Making the users work for the instant fix

After almost two decades of designing and developing web I've found myself having an alarming thought: What if user interfaces must be clumsy, messy and ugly to create more traffic, engagement and conversions?

Making the users work for the instant fix -- Mervi Emilia

Since the dawn of the times web and app designers have been taught to create simple and easy interfaces. There's a famous book of web design called Don't Make Me Think (by Steve Krug), which idea is that the best interface doesn't require too much thought from its users. The best interface is straightforward and guides a user through fast and with ease. There are many reasons why this is an alluring thought. Web and app users have by now learned that they must use anything online or on their smartphones fast. If you stop to read and think, you are wasting your precious time. And time is money. Every minute on a website or using an app is taking that time away from something else. Thus, as a web designer, I must save your time.

Look at the most popular websites and apps. They often are messy. The messier the better. Here in Finland the most visited websites every week are the ones of two of our biggest tabloids. Click-baits, of course, full of ads, links to other "articles" and then some. Each a hot mess. YouTube is not the messiest of them all, but it's not the easiest to use either. Lots of stuff is hidden behind multiple clicks and the video pages are filled with stuff here and there. Not to mention the ads. They are everywhere, even on the videos. Facebook, the one where users spend in average almost one hour every day. It's a huge mess, where people don't even know how to stop videos from playing automatically (the setting can be chosen in Settings > Videos > Auto-play Videos). How about Snapchat? I keep seeing people asking how it's supposed to work (don't ask me, I don't know) and complaining about it's messy UI. And yet, it's a rising star. By the way, you can follow my Snapchatting struggles under my username merviemilia.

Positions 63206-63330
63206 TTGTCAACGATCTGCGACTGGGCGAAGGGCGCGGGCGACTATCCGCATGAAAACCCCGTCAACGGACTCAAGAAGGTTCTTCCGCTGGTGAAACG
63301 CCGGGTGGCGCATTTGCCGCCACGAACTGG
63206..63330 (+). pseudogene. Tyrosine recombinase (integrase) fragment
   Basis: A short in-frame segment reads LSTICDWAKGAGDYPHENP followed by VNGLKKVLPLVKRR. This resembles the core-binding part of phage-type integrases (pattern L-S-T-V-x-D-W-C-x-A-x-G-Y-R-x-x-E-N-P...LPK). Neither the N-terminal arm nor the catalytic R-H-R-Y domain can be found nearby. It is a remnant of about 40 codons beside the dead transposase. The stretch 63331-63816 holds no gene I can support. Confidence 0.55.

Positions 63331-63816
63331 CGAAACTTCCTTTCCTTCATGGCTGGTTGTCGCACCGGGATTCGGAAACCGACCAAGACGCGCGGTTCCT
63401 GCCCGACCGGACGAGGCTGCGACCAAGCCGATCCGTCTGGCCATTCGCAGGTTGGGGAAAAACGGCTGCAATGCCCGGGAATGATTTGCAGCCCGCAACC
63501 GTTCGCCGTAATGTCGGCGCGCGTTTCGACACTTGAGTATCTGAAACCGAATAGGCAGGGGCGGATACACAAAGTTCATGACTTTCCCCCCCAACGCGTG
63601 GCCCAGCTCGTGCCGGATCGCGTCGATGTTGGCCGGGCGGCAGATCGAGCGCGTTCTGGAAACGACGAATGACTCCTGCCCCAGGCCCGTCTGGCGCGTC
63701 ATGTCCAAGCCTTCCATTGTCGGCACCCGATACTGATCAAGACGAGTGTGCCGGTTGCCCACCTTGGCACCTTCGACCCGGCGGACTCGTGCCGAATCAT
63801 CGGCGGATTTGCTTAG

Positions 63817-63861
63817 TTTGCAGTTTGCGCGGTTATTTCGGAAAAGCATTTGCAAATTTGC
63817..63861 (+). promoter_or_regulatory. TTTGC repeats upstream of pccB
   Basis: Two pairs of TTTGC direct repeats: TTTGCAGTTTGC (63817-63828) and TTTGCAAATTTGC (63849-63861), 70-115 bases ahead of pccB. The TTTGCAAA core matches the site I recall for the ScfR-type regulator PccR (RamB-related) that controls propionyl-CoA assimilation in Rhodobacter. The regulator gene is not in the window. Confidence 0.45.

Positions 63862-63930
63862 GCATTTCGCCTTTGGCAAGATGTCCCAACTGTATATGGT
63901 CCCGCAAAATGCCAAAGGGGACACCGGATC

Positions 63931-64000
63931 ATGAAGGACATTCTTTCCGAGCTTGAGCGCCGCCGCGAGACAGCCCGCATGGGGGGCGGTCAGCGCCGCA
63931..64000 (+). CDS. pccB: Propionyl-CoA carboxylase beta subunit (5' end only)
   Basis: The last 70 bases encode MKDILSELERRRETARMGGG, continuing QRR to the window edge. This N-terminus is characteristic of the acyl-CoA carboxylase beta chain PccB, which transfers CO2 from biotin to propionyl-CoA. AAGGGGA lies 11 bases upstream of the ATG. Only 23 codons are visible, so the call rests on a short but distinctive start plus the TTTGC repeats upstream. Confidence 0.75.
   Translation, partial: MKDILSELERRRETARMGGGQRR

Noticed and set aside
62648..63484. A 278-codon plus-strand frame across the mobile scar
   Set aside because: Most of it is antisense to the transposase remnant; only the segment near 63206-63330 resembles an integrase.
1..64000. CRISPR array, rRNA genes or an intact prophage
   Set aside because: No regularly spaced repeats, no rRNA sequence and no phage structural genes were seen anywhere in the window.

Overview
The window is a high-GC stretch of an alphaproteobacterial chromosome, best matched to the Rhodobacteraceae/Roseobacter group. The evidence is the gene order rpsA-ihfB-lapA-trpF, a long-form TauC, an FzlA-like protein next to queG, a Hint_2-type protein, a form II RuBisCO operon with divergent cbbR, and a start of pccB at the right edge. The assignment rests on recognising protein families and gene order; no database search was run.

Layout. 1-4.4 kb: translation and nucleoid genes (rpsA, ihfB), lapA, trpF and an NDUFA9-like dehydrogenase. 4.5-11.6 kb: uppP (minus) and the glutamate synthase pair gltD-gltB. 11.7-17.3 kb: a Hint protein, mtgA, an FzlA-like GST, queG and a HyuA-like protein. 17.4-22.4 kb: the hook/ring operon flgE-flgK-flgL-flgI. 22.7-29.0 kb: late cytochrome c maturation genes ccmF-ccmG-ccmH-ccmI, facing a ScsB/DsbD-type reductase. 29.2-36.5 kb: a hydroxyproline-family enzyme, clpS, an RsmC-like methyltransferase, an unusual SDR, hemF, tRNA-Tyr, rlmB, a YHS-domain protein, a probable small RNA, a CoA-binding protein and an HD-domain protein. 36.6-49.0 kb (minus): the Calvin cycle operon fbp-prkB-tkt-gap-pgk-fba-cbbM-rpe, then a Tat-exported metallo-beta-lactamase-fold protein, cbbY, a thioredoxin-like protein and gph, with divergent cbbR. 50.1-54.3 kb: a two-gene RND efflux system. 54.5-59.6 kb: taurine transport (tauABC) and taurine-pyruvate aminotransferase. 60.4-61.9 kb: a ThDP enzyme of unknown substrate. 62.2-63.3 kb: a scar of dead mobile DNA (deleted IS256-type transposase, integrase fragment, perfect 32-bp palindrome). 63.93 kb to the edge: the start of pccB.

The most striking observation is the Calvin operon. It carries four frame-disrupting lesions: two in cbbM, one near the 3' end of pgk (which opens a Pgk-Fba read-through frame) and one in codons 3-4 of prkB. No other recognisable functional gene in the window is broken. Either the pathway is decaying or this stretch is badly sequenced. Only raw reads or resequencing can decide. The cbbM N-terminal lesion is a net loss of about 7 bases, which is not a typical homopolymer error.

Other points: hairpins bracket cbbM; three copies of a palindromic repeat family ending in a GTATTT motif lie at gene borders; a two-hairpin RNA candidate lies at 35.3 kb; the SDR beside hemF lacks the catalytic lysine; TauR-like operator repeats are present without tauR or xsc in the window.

Despite that fact that time is precious, you are still spending more than 50 minutes per day on Facebook, Instagram and Messenger. How often you are checking, sharing and reading on Twitter? Or posting and watching photos and videos at Snapchat? Or pinning stuff on Pinterest? The first of my weekly Shared Spaces included articles about how web and marketing is manipulating you. One of those articles was about Ev Williams (founder of Twitter and Medium), who talked about the most shareable web content as junk food. Junk food is hardly ever clean and sophisticated. It is junk. Messy, greasy, fast. A quick, but not the most attractive, fix for your brain. Another kind of waste of time. Very satisfying, for a moment.

The junk food theory suggests that the Internet, as it is today, is hitting to your automated thinking. I mean that part of your thinking, which happens without any effort. The type that doesn't require you to really think it through. The quick intuitions, the fast first impressions. I think there's more to it. The junk lures you in. The mess keeps you in. In order to get the junk you have to go through tons of ads, posts that don't interest you, stuff you like for being polite. You find yourself tweaking the endless, hidden settings, clicking the obscure icons, trying to understand how it works. The more there is, the more time you spend with it. Almost accidentally, you are suddenly thinking. Of course it's still more satisfying than your deadbeat job. Writing that passionate comment about the current state of education was totally using your energy and draining your body glucose. But dang, it felt good.

The allure of messy interfaces is in their capability of creating the junk food type of instant satisfaction and then making you work for more. Your eyes are not resting, your mind is not resting, your body is not resting. It's a game, a never-ending game. The price are the likes, the follows, the comments. The price is popularity or just the satisfaction of being right or on the right side. It's a quick fix and you want more.

What if user interfaces must be clumsy, messy and ugly to make you work for the instant fix?

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Hello there!
I'm Mervi Eskelinen

I'm an artist, nerd and creative business wizard, dedicated to help you build the business of your dreams, market your creativity, and find a meaningful way to support your lifestyle.

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